Brittany Packnett

Brittany Packnett, who serves on both Obama’s Task Force on 21st Century Policing and the Ferguson Commission, addressed the public at the commission’s second meeting on November 8.

Calling for civilian oversight of law enforcement and mandatory independent prosecutors in officer-involved deaths, President Barack Obama’s task force on policing released its recommendations Monday, March 1.

The 100-page report came after Obama signed an executive order on December 18 establishing the Task Force on 21st Century Policing. The order was a response to the police killings of unarmed black men last year, including Michael Brown Jr. in Ferguson and Eric Garner in New York City.

The 11-member committee, which includes St. Louis Teach for America Executive Director Brittany Packnett, urged further research on successful civilian oversight models. It also recommended that law enforcement agencies establish policies that mandate the use of “external and independent prosecutors” in cases when police use of force results in death.

“Strong systems and policies that encourage use of an independent prosecutor for reviewing police uses of force and for prosecution in cases of inappropriate deadly force and in-custody death will demonstrate the transparency to the public that can leads to mutual trust between community and law enforcement,” the report states.

The task force also said that law enforcement agencies and municipalities should stop requiring officers to issue a “predetermined number” of tickets, citations, arrests or summonses in order to generate revenue.

In regards to body-worn cameras, the taskforce pointed to a study that found officers wearing the cameras had 87.5 percent fewer incidents of use of force and 59 percent fewer complaints than the officers not wearing the cameras.

“One of the important findings of the study was the impact (body-worn cameras) might have on the self-awareness of officers and citizens alike,” the report states. “When police officers are acutely aware that their behavior is being monitored (because they turn on the cameras), and when officers tell citizens that the cameras are recording their behavior, everyone behaves better.”

The committee encouraged stronger policies prohibiting profiling and discrimination, as well as enhancing training and community policing practices.

In his comments on Monday, Obama said he understands that some of the recommendations are controversial – particularly the need for independent investigations and independent prosecutors in cases of officer-involved deaths.

“But the importance of making sure that the sense of accountability when, in fact, law enforcement is involved in a deadly shooting is something that I think communities across the board are going to need to consider,” he said.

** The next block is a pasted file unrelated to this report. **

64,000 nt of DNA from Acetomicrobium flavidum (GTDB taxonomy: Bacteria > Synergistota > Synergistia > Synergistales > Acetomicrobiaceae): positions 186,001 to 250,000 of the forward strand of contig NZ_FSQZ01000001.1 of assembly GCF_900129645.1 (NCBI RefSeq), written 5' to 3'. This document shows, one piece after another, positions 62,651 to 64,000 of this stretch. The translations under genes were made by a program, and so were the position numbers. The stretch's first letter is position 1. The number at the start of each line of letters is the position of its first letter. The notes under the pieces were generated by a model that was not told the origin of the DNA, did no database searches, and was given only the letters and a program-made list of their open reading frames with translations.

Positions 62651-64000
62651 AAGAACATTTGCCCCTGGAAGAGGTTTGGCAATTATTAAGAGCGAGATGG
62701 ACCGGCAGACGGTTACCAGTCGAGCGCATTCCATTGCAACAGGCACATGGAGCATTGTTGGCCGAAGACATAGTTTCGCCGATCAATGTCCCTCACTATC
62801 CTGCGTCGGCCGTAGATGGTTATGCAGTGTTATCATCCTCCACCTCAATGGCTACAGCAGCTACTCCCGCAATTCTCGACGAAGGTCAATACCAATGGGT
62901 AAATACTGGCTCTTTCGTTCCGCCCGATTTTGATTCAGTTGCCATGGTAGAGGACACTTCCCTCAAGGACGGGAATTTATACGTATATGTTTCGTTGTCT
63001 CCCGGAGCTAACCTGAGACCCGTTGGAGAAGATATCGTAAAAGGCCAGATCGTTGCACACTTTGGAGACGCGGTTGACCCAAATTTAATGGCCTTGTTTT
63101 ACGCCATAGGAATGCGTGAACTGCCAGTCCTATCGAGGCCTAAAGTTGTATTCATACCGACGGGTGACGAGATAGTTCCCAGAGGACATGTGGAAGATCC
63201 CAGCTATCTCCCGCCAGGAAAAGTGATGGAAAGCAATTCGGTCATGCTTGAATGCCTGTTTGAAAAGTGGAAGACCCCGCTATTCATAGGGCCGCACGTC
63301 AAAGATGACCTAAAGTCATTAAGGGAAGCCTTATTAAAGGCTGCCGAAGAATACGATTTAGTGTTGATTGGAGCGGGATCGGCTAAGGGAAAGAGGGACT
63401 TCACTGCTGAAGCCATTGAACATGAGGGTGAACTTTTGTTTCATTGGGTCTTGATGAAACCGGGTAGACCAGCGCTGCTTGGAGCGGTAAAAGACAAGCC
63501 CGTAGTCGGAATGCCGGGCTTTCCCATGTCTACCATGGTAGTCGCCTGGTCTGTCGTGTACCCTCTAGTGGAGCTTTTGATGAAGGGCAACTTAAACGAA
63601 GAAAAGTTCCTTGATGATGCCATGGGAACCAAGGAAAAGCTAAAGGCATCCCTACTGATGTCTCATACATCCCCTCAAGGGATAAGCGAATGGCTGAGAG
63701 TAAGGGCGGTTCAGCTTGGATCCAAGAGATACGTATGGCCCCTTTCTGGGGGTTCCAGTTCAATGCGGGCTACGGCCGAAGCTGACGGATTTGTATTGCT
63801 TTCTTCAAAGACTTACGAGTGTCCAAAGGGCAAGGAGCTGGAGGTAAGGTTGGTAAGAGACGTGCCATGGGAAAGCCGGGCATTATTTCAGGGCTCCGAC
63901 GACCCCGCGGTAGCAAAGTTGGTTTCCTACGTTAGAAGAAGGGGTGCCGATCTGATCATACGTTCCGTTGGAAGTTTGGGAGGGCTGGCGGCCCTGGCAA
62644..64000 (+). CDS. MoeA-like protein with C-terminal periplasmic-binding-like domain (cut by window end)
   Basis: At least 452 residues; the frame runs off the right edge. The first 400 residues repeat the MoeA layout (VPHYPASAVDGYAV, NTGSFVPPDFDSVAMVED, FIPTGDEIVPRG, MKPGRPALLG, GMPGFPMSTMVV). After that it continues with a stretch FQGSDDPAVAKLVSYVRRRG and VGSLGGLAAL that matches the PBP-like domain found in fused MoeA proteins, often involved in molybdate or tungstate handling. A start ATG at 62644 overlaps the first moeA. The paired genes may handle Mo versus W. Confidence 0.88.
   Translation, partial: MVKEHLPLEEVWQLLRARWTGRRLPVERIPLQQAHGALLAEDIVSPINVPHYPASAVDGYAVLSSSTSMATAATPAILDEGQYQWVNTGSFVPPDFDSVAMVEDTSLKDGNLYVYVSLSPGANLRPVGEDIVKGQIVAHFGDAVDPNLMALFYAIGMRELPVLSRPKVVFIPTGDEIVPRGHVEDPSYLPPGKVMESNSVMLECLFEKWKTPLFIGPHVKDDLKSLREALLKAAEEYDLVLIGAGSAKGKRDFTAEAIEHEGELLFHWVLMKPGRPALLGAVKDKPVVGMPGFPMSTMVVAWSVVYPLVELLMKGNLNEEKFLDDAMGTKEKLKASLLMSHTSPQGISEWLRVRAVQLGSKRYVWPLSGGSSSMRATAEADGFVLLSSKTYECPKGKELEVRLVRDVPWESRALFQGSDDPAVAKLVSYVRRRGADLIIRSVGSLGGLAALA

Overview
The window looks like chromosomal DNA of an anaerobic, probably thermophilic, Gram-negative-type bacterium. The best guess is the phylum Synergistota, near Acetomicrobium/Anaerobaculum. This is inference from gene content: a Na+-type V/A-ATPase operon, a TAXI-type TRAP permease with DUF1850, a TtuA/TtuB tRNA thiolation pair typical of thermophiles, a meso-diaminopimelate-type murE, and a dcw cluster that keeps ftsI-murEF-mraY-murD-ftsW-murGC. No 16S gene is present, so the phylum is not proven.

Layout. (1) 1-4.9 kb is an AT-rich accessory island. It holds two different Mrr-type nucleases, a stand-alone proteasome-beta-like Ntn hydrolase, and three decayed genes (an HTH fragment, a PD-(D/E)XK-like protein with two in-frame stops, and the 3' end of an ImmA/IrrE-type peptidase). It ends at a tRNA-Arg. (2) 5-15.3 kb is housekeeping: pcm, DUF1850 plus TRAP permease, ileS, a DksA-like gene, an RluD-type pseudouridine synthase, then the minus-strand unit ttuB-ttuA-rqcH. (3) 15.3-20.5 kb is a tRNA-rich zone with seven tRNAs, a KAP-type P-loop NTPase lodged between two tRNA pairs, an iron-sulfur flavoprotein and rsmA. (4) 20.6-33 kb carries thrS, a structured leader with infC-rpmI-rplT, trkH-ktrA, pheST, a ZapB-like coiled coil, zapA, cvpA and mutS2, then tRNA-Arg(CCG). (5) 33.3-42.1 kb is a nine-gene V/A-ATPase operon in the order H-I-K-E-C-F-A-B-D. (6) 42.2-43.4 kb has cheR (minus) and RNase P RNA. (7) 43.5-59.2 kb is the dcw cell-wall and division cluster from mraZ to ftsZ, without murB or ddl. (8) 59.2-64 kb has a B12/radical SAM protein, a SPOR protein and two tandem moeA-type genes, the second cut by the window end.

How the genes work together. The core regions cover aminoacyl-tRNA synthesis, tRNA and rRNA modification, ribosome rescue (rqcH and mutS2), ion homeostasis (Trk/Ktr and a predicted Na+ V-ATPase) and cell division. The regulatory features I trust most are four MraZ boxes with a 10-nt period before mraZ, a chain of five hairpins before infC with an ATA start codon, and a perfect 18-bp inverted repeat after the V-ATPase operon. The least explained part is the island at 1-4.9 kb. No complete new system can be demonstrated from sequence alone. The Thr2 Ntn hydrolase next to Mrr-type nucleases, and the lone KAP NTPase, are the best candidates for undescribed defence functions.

A good portion of the report focuses on the way police act in schools, and it’s one of the areas where Packnett feels most optimistic about, she said.

“We have an opportunity at this moment to turn around the way police officers see our young people,” Packnett said.

Reverend Traci Blackmon, who is a member of the Ferguson Commission, said they will be looking to make their own recommendations soon and many will probably overlap those that the task force presented.

However, Blackmon said policies on body-worn cameras and civilian oversight are “empty gestures” if they don’t have any teeth to deal with the criminalization of minority communities.

Cameras are not effective unless there are also policies that hold police accountable for their actions, she said. Civilian oversight is not effective unless the boards are allowed to independently investigate the cases, she said.

“I think those things are necessary, but they don’t go far enough,” she said. “We have a racism issue. It’s not a race issue. Much of what we have now is rooted in fear. We have to begin to dismantle this culture to fear one another.”

On February 26, Blackmon was among 18 other civil rights and faith leaders who met with Obama on a variety of issues. Blackmon did not use her time to talk about policing. Instead, she focused on the lack of resources and funding for public education.

She said while millions of dollars are being put towards “militarizing communities,” many families have lost the opportunity to provide early childhood education to their children because of budget cuts.

“That hasn’t happened just in Ferguson, but all over the nation,” she said. “It isn’t helpful to have jobs if people aren’t equipped for them. We don’t have people intellectually prepared for those positions.”

Read the task force report:

Follow this reporter on Twitter @rebeccarivas.

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